Tommy C: Just to be clear, could you give us the step by step process from acid staining to waxing?
ST: Sure. That’s a good idea. Once the dry wall has been hung, clean the floors thoroughly using a medium to heavy duty organic degreaser and water solution. All debris, particularly chalk lines, paint, oil stains, dirt and the like, has to be off the surface and out of the pores before you begin. Sanding may be necessary for stubborn debris and staining. When the floors are clean and dry, apply the stain, neutralize and clean according to the instructions. Leave the floor to dry. At this point, you really only want to apply one coat of sealer. I recommend our Sprayable Satin Finish Sealer, especially if you’re working in the winter months. It does have a strong odor during application but can be sprayed on floors freezing and above.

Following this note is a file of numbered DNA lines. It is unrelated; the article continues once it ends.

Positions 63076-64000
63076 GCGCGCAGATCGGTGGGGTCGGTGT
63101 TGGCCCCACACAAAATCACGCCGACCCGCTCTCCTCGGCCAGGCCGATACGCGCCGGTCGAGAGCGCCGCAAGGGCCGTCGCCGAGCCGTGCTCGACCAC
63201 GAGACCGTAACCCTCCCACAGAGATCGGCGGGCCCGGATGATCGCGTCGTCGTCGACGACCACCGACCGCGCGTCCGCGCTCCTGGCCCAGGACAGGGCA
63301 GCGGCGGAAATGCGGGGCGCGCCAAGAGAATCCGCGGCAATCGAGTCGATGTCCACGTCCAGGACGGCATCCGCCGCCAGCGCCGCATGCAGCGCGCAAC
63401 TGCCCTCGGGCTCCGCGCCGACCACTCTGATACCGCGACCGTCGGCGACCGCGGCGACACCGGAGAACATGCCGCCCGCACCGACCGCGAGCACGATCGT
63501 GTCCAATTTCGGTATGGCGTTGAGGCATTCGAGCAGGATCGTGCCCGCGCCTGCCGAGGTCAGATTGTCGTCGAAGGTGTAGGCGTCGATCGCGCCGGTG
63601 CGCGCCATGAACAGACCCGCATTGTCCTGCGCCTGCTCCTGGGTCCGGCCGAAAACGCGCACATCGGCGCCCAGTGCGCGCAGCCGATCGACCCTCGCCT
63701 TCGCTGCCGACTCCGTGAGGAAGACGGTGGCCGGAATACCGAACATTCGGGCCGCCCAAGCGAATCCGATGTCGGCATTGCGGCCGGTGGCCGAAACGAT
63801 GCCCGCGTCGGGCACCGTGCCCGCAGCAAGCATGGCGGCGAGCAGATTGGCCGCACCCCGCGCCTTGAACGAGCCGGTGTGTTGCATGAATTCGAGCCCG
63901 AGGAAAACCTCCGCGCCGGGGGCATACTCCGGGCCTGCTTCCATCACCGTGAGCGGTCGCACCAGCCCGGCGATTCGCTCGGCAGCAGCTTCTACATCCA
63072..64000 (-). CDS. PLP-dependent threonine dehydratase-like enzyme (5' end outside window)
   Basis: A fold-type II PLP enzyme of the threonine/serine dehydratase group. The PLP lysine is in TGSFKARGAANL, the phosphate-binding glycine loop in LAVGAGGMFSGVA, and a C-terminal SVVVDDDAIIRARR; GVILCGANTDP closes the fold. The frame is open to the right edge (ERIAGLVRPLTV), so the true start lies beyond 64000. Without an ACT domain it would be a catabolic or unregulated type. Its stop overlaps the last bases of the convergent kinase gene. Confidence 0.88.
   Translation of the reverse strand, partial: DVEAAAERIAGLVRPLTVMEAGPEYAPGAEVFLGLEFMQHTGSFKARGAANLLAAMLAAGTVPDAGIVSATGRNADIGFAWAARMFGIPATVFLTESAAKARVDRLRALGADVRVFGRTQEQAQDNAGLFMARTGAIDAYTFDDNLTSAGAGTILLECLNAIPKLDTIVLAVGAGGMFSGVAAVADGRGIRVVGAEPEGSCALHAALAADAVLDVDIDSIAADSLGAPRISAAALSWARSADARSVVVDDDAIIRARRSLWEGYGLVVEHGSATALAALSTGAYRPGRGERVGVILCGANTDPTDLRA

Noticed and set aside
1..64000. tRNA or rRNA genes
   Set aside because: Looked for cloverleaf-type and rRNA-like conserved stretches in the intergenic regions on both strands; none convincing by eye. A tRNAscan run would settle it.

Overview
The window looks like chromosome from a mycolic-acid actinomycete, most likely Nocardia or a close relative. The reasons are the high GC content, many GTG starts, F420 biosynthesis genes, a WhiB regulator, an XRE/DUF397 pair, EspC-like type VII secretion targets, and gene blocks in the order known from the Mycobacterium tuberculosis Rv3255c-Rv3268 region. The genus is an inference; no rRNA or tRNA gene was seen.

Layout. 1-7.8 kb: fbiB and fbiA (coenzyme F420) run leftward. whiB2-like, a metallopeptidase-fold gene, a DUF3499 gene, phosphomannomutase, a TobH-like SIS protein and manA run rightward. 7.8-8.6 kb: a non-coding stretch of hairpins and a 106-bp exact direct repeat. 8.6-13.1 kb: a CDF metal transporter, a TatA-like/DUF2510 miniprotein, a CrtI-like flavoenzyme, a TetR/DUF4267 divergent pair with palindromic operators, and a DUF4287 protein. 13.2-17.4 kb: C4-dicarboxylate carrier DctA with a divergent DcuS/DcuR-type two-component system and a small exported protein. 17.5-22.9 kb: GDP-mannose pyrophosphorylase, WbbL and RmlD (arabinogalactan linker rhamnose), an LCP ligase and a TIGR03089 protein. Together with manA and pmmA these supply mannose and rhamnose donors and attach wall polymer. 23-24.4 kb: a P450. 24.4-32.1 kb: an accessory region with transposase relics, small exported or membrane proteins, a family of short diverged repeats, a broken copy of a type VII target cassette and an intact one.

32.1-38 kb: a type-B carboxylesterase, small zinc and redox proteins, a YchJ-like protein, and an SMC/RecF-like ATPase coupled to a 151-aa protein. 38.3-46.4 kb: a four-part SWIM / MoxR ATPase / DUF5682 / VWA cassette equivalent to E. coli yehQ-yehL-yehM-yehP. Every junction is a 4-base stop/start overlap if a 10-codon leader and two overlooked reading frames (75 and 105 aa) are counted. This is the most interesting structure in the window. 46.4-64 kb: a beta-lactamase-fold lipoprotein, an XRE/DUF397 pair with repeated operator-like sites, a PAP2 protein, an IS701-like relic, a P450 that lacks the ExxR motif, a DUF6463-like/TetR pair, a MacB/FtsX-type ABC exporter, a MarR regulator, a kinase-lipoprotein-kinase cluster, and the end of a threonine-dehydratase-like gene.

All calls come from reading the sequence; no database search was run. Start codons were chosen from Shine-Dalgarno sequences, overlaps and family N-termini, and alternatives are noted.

Tommy C: Why just one coat of sealer at this stage?
ST: Even when you cover the floors with overlapping cardboard, damage can still be done during construction. Once the work is complete and the floor cleaned, another coat of sealer can be applied to repair any existing damage and make the floor look brand new again. The sprayable satin finish or AC1315 High Gloss are both solvent-based and have the ability to re-emulsify the acrylic for a smooth final coat.
Tommy C: So what are the final steps after applying the sealer?